Again, very pale, rose petal in color. Here we have a more earthy, minerally, peaty nuance combining with the sweet fruit aromas. While not as expressive in the fruit category, certainly interesting in the earthier sense. Still a very sweet fruit attack on the palate, with a very jammy, plummy style to the fruit and that juicy style found in the “normale”. Good tannic grip here, but overall I prefer the normale to this one. Quite good, though.

90 points

2006 La Lecciaia Riserva Brunello di Montalcino DOCG

Pale red rose in color. Nice red fruits on the attack are met immediately and intensely with a strong whiff of earthy minerals. This is a very old school style of wine, that while very juicy / fruity on the palate – with literally buckets of red fruits and jammy nuances – may be simply too earthy for the “modern” world. Combining this much truffle with macerated fruits will have a LOT of folks murmuring.


2006 La Lecciaia “Manapetra” Riserva Brunello di Montalcino DOCG

The first of these wines to be approaching the opaque spectrum, while remaining rosy colored. This is almost Gevrey-like, with a Burgundian nose of ripe plum, mineral, assorted dark fruits, truffle and forest floor. On the palate, this really sings, with a full body, rich, mouth-coating fruit and a complexity and balance one expects in a Riserva. Great balancing acidity, grip, focus as well as dynamite fruit complete the package. Quite nice.

93 points

—Tenuta Oliveto

As one begins to make their way through a few dozen Brunelli, you begin to assume that the colors of the wines will indicate a wine-maker’s position as it relates to the modernist versus traditionalist camp (or so Col d’Orcia would have us think). Darker colors tend to indicate a more modern approach to wine-making, while those “faded” colors announce an old-school wine-making theory. And then we discover the exception to the rule. Here we have the quintessential “modernist” Brunello wine-maker: 100% French barrels, no old Slovenian to be found. And yet the colors of some of the wines are as “faded” and rosy as many of the traditionalists in Tuscany today. Completely modernist – and proud to pronounce that fact – yet unless tasted, one might not recognize that fact.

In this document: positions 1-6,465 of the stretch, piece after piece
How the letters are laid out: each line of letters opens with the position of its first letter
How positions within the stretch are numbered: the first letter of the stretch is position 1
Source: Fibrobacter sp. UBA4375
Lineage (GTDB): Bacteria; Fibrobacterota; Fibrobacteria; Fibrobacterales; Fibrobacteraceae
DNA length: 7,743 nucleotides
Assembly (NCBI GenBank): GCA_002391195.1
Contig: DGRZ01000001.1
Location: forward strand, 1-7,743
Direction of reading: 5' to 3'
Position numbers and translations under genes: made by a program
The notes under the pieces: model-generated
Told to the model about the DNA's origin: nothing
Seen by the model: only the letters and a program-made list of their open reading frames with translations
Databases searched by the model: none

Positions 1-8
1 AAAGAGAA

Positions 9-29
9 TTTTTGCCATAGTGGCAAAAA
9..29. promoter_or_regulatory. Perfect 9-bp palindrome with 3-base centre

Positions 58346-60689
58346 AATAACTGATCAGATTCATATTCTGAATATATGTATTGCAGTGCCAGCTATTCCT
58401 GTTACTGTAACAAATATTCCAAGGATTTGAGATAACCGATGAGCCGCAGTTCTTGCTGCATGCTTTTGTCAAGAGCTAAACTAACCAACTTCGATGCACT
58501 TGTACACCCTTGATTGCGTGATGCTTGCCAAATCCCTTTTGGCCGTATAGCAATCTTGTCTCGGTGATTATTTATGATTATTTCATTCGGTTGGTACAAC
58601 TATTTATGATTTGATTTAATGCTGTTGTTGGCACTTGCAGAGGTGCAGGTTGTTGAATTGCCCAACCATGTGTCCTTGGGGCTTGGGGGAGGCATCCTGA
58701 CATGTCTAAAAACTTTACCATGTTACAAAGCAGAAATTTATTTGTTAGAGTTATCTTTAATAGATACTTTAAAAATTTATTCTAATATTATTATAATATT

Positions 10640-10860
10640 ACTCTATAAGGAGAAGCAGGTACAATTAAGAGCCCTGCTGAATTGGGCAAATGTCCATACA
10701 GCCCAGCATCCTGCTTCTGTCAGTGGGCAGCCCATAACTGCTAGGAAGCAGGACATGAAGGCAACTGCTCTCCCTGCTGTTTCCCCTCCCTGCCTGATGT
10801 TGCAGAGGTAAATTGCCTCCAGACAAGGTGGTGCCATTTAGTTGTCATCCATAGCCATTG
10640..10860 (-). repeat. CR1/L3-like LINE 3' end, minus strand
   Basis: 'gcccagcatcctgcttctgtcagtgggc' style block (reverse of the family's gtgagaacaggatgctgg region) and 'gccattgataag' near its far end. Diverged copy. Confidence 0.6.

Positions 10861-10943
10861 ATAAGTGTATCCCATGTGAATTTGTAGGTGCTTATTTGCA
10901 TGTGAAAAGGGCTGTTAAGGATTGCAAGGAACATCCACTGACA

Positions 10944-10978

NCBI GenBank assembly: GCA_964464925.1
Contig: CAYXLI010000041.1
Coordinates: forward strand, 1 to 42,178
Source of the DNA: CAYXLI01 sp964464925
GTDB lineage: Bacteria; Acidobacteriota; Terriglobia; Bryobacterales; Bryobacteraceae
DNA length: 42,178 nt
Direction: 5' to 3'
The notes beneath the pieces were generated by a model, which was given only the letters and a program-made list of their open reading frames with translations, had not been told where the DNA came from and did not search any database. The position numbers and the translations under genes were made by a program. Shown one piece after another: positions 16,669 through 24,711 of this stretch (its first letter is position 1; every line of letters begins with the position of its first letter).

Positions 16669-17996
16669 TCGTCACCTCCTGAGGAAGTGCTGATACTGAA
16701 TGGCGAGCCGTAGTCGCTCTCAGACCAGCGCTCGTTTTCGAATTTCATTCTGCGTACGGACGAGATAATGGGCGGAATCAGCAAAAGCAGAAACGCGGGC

2007 Tenuta Oliveto Brunello di Montalcino DOCG

Medium pale ruby. Mostly wood smoke and over ripe plum in the aromatics. Very fruity and forward on the attack. This is extremely expressive in its modern style and sweetly fruited nose as well as palate. Almost exotic on the palate. Very candied, too. This is as modern as any tasted today. This is a wine that makes folks drink wine – a pleasure seeker’s wine. While not complex or one meant for aging, this is a fun wine for immediate consumption and gratification. A fun wine.

90 points

2006 Tenuta Oliveto Brunello di Montalcino DOCG

A bit deeper in color than the 2007 – the wine-maker states this is indicative of the vintage differences. This aromatic profile is loaded with wood smoke nuances. The smoke and truffle aromas border on interfering with the otherwise sweet, candied and jammy red and black fruits. The 2006 is a bit more structured and serious than the 2007, but retains the jammy house style. There’s a tannic grip to hold it all together. This is a powerful wine and it’s a bit aggressive, but for those who like power, this will capture one’s attention.

91 points

2004 Tenuta Oliveto Riserva Brunello di Montalcino DOCG

Approaching opaque in color. This is so loaded with wood smoke, charcoal and barbeque notes on the nose that it recalls many a California Cabernet sampled recently. This is decadently thick, rich, roasted, jammy, smokey, yet tannic, and very grippy. This is so powerful, and the prunes, dates and currants – again – recall California Cabernet more than Brunello. While certainly a fine wine on the scale of wine in general, this may be too controversial for some in the scope of Brunelli. Worth trying for the experience itself.



A winery whose representative coyly answered the questioned regarding traditionalist versus modernist with the answer, “the best of both worlds…”

2007 Voliero Brunello di Montalcino DOCG

Deeply colored here, towards the darker spectrum. Quite a modern aromatic profile of red fruits. Quite juicy with a spicy nuance combining zesty cinnamon with the juicy / fruity/ plummy fruitiness. This shows a powerful palate presence with a big, gripping style and buckets of fruit. There’s a lot of wood spice as well and the finish is big, lush and a bit tannic. Good stuff.

93 points

—- Christopher Massie